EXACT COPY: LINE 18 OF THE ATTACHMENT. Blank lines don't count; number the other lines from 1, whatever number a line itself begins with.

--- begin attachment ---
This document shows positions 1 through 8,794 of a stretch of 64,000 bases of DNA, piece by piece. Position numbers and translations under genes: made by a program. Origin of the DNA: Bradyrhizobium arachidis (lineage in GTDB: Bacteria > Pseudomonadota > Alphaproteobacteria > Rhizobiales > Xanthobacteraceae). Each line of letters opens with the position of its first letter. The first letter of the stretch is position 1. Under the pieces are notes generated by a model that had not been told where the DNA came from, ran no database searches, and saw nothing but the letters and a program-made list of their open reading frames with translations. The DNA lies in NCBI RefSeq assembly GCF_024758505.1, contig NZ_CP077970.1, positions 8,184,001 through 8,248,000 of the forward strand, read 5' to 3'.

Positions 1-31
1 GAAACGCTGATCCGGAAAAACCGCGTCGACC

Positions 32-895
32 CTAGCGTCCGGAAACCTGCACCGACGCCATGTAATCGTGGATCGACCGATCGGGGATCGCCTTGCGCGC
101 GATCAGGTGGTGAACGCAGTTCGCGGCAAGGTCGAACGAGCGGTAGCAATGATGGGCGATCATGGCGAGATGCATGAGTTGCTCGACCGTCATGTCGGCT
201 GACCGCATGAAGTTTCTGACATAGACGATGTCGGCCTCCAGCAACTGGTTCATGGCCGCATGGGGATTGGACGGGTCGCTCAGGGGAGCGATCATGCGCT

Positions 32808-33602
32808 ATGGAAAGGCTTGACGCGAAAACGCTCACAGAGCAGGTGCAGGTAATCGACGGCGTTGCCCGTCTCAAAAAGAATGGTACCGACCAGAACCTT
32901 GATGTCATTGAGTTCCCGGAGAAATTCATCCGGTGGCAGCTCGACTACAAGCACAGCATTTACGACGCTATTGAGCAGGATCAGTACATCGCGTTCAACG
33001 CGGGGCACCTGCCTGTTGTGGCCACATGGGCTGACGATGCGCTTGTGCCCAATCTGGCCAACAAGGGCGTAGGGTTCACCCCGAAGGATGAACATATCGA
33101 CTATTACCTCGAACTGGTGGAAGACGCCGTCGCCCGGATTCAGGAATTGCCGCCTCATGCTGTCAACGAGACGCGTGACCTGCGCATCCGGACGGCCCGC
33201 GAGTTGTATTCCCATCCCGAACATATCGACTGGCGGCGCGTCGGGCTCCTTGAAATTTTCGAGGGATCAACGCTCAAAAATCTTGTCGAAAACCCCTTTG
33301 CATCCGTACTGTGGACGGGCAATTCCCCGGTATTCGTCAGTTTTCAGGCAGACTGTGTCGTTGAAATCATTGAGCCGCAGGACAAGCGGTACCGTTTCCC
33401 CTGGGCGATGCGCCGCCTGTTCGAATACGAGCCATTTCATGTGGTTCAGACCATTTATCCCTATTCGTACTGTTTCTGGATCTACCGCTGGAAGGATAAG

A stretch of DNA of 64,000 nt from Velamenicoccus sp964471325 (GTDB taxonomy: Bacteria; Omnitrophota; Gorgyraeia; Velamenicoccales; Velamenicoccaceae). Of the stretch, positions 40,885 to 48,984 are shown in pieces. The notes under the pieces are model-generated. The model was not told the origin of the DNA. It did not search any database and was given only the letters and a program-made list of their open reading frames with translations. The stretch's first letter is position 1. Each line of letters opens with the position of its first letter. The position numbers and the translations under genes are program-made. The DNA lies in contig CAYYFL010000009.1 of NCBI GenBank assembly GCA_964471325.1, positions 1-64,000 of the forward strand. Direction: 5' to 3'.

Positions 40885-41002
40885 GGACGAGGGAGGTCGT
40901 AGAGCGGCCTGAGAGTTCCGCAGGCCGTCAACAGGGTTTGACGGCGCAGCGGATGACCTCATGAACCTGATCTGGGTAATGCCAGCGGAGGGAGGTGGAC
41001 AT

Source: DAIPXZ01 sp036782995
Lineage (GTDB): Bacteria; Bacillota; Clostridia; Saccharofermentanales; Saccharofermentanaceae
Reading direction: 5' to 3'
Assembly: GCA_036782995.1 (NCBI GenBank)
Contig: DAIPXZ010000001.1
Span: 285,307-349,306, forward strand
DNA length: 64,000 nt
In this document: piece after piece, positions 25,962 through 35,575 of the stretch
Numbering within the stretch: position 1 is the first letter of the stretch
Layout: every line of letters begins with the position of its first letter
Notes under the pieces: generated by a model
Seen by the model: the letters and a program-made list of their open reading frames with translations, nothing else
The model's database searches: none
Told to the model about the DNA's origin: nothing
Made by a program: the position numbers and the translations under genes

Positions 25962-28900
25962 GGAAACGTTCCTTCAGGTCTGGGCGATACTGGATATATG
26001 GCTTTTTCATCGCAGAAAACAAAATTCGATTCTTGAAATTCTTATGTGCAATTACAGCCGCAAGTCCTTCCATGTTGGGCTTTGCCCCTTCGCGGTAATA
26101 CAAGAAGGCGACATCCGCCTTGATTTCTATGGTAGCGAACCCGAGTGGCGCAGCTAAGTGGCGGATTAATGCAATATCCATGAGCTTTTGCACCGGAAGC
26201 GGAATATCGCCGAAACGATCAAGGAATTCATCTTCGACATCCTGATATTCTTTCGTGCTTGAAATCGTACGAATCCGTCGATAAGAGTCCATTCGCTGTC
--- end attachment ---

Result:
40885 GGACGAGGGAGGTCGT